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Please take a look at my class structure. I think I would like to have more fun with inheritance than it is possible.

First there is a base abstract class:

public abstract class PolicyDetailed
{
    internal abstract DataContainer GetActiveAsset();
}

Next there is another abstract class, which is generic:

public abstract class PolicyDetailed<T> : PolicyDetailed where T : DataContainer
{
    internal new abstract T GetActiveAsset();
}

Lastly there is a specific policy class. AccidentContainer inherits from DataContainer:

public class PolicyAccident : PolicyDetailed<AccidentContainer>
{
    internal override AccidentContainer GetActiveAsset()
    {
        return null;
    }
}

During compilation I get the following error:

'PolicyAccident' does not implement inherited abstract member 'PolicyDetailed.GetActiveAsset()'  

I am not sure what modifiers I should use here to get it to work. Maybe I should also write what I would like to achieve: I have a collection of policy objects of different type (e.g. PolicyAccident, PolicyTravel etc.) which inherit from PolicyDetailed with different types of DataContainer (AccidentContainer, TravelContainer etc.). I would like to call "GetActiveAsset" method on each of them without knowing their specific type and referencing them through PolicyDetailed. At the same time I would like each class to return their specific Datacontainer subclass. Is that possible?

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Is it really important to you to declare that the specific container types returns their specific policy types? You say that you want to reference the returned objects as PolicyDetailed, and that way you lose the specific information anyway! (Remember that AccidentContainer IS a DataContainer, and a AccidentContainer can thus be returned from a method with return type DataContainer without changing any signature at all) –  olagjo Aug 5 '12 at 22:02
    
I need it in other parts of the code, where I reference specific type of policy and use its secific container. I might consider using two methods - one would return a DataContainer object, second could return a specifc container (but it feels kind of clumsy :( ) –  Rummy Aug 6 '12 at 12:51

1 Answer 1

up vote 6 down vote accepted

The problem is that you can't override the non-generic method in the same class as you declare any other method with the same signature.

There are a few options:

  • By far the simplest is to give the two methods different names. Then you can give an implementation in PolicyDetailed<T> which just delegates to the new abstract method:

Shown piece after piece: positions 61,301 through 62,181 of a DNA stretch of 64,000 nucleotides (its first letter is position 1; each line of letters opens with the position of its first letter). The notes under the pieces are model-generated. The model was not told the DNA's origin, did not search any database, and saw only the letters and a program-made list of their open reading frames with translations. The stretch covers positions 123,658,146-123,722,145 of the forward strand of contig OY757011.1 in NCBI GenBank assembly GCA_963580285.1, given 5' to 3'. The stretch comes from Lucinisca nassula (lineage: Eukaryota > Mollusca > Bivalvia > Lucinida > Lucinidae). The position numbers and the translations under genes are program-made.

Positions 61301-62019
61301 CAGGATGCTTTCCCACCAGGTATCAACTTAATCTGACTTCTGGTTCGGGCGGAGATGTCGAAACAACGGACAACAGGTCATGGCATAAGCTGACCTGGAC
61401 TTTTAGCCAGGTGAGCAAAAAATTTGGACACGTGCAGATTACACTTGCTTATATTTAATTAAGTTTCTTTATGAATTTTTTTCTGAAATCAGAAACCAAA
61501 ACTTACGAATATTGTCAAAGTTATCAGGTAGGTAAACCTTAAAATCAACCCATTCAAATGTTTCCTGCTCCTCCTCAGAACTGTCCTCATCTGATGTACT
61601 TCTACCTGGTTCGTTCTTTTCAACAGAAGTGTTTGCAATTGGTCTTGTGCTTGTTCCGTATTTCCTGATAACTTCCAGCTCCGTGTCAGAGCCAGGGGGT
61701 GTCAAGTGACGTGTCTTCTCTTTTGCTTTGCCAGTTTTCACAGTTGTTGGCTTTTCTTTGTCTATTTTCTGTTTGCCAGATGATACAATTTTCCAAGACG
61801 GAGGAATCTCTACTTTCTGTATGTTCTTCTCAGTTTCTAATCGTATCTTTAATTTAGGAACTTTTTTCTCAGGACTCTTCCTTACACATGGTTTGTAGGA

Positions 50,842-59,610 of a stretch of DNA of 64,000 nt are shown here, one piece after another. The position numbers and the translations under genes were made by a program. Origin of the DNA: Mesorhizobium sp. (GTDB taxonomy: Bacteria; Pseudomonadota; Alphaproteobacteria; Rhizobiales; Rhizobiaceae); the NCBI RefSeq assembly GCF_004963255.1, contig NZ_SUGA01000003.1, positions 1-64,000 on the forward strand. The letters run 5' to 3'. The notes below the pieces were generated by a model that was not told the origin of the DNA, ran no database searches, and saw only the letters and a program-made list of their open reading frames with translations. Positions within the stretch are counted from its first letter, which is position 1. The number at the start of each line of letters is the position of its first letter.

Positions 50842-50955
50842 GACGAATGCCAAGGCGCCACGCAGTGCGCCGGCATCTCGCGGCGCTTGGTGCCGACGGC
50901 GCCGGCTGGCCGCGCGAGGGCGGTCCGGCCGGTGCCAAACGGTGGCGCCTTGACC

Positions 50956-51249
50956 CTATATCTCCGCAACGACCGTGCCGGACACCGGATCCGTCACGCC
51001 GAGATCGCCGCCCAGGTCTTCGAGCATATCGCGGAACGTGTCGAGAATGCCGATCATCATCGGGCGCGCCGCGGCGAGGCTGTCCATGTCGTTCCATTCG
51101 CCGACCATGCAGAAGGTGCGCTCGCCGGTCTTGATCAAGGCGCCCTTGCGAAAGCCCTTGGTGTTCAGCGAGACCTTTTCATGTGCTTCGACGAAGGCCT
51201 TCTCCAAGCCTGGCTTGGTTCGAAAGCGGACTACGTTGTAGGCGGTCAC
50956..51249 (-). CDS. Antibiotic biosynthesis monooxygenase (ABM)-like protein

public abstract class PolicyDetailed
    {
        internal abstract DataContainer GetActiveAsset();
    }
    
    public abstract class PolicyDetailed<T> : PolicyDetailed where T : DataContainer
    {
        internal abstract T GetActiveAssetGeneric();
    
        internal override DataContainer GetActiveAsset()
        {
            return GetActiveAssetGeneric();
        }
    }
    
    public class PolicyAccident : PolicyDetailed<AccidentContainer>
    {
        internal override AccidentContainer GetActiveAssetGeneric()
        {
            return null;
        }    
    }
    
  • You could introduce another level of inheritance, introducing a new method name just for bridging purposes. This is pretty ugly:

    public class DataContainer {}
    public class AccidentContainer : DataContainer{}
    
    public abstract class PolicyDetailed
    {
        internal abstract DataContainer GetActiveAsset();
    }
    
    // This only exists to satisfy the base class abstract member,
    // but at the same time allowing PolicyDetailed<T> to introduce
    // a new member with the same name.
    public abstract class PolicyDetailedBridge<T> : PolicyDetailed
        where T : DataContainer
    {
        protected abstract T GetActiveAssetGeneric();
    
        internal override DataContainer GetActiveAsset()
        {
            return GetActiveAssetGeneric();
        }
    }
    
    public abstract class PolicyDetailed<T> : PolicyDetailedBridge<T>
        where T : DataContainer
    {
        protected sealed override T GetActiveAssetGeneric()
        {
            // Call the *new* abstract method. Eek!
            return GetActiveAsset();
        }
    
        internal abstract new T GetActiveAsset();
    }
    
    public class PolicyAccident : PolicyDetailed<AccidentContainer>
    {
        internal override AccidentContainer GetActiveAsset()
        {
            return null;
        }            
    }
    
  • You could make the non-generic PolicyDetailed class an interface instead, and use explicit interface implementation to declare a new abstract method and still implement the interface.

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